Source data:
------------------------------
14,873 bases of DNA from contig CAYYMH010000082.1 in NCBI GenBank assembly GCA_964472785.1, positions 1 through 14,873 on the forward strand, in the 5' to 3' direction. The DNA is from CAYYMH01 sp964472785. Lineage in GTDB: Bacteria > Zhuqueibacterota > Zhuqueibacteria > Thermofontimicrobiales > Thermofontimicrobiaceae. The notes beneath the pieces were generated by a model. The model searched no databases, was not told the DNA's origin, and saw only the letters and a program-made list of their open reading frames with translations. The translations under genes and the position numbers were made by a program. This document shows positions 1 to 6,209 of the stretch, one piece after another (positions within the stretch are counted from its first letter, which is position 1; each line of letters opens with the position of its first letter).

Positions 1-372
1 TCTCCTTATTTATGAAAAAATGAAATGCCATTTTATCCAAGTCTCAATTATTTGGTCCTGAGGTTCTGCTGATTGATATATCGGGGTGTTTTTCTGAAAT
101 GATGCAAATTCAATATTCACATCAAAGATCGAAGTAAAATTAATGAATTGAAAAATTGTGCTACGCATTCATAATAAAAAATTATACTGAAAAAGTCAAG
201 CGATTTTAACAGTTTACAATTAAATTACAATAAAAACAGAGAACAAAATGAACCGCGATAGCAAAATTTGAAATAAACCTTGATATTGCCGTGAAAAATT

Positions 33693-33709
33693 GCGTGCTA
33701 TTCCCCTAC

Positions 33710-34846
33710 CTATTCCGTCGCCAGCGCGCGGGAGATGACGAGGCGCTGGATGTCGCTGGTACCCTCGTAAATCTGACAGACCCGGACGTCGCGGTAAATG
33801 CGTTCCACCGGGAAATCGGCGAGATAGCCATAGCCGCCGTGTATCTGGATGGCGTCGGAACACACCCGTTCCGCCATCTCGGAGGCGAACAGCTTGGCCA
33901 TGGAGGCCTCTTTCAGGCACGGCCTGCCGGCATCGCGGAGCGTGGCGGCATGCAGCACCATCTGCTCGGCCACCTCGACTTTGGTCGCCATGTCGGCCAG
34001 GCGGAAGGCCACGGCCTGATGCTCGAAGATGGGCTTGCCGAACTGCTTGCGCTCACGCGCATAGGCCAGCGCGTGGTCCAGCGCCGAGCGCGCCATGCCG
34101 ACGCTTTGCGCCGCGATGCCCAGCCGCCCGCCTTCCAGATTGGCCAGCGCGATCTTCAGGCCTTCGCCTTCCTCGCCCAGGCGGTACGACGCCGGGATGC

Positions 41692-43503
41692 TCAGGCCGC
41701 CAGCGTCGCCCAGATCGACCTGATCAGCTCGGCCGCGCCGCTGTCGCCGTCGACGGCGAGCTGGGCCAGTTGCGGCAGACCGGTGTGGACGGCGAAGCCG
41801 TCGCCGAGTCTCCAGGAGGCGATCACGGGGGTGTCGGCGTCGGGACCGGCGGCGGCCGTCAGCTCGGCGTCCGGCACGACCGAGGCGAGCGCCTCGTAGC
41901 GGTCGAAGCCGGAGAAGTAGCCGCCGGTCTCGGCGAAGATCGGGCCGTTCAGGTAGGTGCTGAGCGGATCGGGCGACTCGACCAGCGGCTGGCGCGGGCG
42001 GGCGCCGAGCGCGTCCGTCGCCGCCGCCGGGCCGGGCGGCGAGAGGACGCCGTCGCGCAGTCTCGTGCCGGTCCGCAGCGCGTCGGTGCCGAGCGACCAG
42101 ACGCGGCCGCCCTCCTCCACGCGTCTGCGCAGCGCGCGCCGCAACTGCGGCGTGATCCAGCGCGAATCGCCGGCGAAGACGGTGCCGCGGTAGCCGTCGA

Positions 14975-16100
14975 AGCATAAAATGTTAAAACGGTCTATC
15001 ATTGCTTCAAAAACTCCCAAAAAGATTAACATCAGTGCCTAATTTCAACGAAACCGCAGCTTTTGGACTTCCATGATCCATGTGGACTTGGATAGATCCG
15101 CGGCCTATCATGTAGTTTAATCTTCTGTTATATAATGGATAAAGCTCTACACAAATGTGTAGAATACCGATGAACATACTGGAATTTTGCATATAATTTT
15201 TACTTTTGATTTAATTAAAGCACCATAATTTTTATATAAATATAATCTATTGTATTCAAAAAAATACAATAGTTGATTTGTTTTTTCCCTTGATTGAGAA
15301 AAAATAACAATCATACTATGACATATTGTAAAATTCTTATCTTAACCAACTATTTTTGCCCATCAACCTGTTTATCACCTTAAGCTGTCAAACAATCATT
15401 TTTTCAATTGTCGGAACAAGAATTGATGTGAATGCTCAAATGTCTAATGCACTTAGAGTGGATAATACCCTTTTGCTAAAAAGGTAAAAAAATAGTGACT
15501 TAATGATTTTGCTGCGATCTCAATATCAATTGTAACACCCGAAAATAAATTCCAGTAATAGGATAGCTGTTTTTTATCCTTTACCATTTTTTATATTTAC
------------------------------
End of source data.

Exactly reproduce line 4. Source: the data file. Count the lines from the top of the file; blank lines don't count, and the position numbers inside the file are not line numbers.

101 GATGCAAATTCAATATTCACATCAAAGATCGAAGTAAAATTAATGAATTGAAAAATTGTGCTACGCATTCATAATAAAAAATTATACTGAAAAAGTCAAG